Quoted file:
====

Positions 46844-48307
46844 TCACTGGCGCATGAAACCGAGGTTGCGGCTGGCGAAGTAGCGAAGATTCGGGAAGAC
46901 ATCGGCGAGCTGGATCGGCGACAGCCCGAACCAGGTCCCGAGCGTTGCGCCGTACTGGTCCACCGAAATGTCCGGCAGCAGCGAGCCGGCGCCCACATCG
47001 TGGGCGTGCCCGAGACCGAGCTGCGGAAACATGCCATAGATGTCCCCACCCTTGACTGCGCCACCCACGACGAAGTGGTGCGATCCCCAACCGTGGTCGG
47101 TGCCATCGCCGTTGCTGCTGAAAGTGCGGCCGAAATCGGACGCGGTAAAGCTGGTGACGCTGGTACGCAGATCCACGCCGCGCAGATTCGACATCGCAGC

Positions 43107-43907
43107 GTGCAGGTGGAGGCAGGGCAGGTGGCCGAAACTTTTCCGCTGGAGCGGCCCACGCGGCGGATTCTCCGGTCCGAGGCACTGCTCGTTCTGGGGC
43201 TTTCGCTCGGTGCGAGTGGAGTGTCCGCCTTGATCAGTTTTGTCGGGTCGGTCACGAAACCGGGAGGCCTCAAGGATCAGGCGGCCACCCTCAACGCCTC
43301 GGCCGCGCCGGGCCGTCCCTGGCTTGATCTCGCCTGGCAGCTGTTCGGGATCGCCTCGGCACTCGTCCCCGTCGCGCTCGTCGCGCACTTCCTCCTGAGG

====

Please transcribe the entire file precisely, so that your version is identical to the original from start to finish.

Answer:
Positions 46844-48307
46844 TCACTGGCGCATGAAACCGAGGTTGCGGCTGGCGAAGTAGCGAAGATTCGGGAAGAC
46901 ATCGGCGAGCTGGATCGGCGACAGCCCGAACCAGGTCCCGAGCGTTGCGCCGTACTGGTCCACCGAAATGTCCGGCAGCAGCGAGCCGGCGCCCACATCG
47001 TGGGCGTGCCCGAGACCGAGCTGCGGAAACATGCCATAGATGTCCCCACCCTTGACTGCGCCACCCACGACGAAGTGGTGCGATCCCCAACCGTGGTCGG
47101 TGCCATCGCCGTTGCTGCTGAAAGTGCGGCCGAAATCGGACGCGGTAAAGCTGGTGACGCTGGTACGCAGATCCACGCCGCGCAGATTCGACATCGCAGC

Positions 43107-43907
43107 GTGCAGGTGGAGGCAGGGCAGGTGGCCGAAACTTTTCCGCTGGAGCGGCCCACGCGGCGGATTCTCCGGTCCGAGGCACTGCTCGTTCTGGGGC
43201 TTTCGCTCGGTGCGAGTGGAGTGTCCGCCTTGATCAGTTTTGTCGGGTCGGTCACGAAACCGGGAGGCCTCAAGGATCAGGCGGCCACCCTCAACGCCTC
43301 GGCCGCGCCGGGCCGTCCCTGGCTTGATCTCGCCTGGCAGCTGTTCGGGATCGCCTCGGCACTCGTCCCCGTCGCGCTCGTCGCGCACTTCCTCCTGAGG